Question – If you had to get stuck in a time loop, which holiday would you like to be stuck enduring the least? Thanksgiving – if you had to spend the entire day at your least favorite relative’s house? Labor Day – if you were still in school and had to return? Valentine’s Day – after you’d just been dumped? In “Groundhog Day,” Bill Murray plays a TV newsman who travels to a quaint town to do a story on that holiday and manages to get himself trapped in a time loop from which he can’t even extricate himself by committing suicide. In “Miss Peregrine’s Home For Peculiar Children” (based on the book by Ransom Riggs), a group of children with supertalents and their guardian (Eva Green) seek refuge in a time loop of a single day, which strikes me as ultimately dull but which seems to work out nicely for them. For awhile anyway.

Asa Butterfield plays the young adolescent hero who lives in present day Florida. Since he was little, he has had a close relationship with his grandfather (Terence Stamp), far closer than the one he has with his dad (Chris O’Dowd). His grandfather has always enjoyed telling him stories based on a box of old pictures of children he once knew when he was sent to away to avoid “monsters.” These children have “peculiarities,” i.e. powers very much like the ones the “X-Men” characters have – such as the ability to manipulate fire, control a swarm of bees, and defy gravity which is Ella Pernell’s specialty. Mrs. Peregrine, their guardian herself has the ability to transform into her namesake, which made me jealous because my number one superpower if I had a choice would be flight. Anyway, when the movie opens, Asa returns home from work, only to witness the (apparently) supernaturally caused death of his grandfather. However, he naturally suspects he might be going crazy – and that’s certainly the consensus of his parents who ship him off to a shrink. After some time on the couch dissecting his psyche, Asa persuades his dad to bring him on a trip to the remote Welsh island where the children’s home once was. This is when the story kicks into high gear.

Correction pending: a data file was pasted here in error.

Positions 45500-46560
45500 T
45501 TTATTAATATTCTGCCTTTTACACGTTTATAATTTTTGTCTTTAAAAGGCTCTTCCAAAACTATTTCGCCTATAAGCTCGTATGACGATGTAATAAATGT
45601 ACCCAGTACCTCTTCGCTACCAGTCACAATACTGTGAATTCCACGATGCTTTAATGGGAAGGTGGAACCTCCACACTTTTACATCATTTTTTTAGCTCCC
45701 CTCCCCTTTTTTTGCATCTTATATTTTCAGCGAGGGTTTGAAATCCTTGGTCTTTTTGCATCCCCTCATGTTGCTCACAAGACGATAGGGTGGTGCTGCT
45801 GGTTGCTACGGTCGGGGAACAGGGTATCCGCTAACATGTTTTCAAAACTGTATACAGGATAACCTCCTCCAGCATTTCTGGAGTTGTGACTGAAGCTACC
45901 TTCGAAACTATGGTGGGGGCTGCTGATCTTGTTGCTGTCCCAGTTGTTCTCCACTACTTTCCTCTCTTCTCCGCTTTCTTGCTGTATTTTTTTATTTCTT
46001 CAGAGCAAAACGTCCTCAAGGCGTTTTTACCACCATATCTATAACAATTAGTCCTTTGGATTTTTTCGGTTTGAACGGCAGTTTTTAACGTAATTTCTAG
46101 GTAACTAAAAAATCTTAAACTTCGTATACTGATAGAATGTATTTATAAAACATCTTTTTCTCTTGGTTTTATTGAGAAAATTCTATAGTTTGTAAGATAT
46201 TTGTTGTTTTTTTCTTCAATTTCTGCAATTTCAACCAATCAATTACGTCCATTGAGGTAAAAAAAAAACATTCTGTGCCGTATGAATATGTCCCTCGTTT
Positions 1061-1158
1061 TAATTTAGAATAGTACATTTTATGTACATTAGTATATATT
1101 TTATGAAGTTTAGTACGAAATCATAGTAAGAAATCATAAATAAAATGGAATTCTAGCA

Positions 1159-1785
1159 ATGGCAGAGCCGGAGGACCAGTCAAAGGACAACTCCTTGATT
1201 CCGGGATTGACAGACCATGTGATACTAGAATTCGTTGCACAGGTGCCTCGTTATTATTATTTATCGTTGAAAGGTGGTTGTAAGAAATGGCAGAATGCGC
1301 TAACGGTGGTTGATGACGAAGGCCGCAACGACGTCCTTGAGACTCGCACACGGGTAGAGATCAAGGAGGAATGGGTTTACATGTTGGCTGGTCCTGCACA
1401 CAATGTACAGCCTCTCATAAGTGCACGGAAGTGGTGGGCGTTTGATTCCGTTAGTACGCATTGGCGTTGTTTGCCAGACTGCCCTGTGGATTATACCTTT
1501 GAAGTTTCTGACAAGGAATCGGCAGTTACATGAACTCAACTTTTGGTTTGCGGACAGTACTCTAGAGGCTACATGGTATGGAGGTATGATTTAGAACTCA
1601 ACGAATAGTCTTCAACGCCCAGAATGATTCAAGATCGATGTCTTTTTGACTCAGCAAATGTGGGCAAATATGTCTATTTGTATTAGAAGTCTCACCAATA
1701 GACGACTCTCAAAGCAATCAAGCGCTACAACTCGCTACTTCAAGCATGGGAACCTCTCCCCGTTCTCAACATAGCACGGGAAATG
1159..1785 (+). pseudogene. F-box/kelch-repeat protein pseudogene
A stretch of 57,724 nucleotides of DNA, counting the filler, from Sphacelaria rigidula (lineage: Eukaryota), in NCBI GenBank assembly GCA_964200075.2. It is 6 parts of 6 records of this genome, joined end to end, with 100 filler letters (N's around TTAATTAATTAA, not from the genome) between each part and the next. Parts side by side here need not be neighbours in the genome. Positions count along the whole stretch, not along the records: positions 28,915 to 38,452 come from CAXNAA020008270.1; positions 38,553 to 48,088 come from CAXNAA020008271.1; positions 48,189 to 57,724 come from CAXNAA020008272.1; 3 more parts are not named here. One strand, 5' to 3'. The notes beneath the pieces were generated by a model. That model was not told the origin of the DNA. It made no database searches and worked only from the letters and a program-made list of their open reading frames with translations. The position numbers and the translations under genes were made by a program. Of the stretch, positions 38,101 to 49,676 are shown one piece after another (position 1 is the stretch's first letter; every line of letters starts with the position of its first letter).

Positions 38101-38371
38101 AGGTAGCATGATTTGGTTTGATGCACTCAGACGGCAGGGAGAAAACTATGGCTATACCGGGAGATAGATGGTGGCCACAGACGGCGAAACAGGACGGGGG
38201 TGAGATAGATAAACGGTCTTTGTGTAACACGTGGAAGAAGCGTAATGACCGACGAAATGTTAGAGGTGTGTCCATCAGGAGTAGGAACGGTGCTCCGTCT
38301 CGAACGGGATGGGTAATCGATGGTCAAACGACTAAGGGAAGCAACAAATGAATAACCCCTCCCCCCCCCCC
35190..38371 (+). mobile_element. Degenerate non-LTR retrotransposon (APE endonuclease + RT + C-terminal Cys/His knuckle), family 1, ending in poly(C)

Asa manages to find the ruined home – complete with actual residents, which surprisingly doesn’t make him confident that his sanity is returning. But it turns out to be true – and he manages to find his way inside a time loop – the same one that his grandfather had once been in (yes, I’m sorry, I can’t explain this better). Thanks to the residents and Eva, Asa learns that the loop exists to protect them from enemies – and these are formidable enemies indeed. Led by Samuel L. Jackson, they are a group of eye-eating zombies that can turn into people if they wish to disguise themselves. Samuel apparently needs a steady supply of eyes of “peculiars,” and that’s why he keeps trying to hijack different loops. When he manages to infiltrate Eva’s, he wastes no time wreaking havoc, and it’s up to Asa – who just may be a peculiar himself – to save the day.

I don’t know why this movie wasn’t released closer to Halloween – it’s a perfect kids’ film to see around that time, but I’m sure the makers had their reasons. Never having read the book, I went into this cold, and was pleasantly surprised at how much struck me as original. Fantasy and science fiction are tough genres to come up with original concepts, but a lot of this felt fresh, even if I had no idea where the plot was going for much of the movie. Asa and his friends are appealing, and regardless of whether or not it’s a faithful adaptation, I enjoyed it.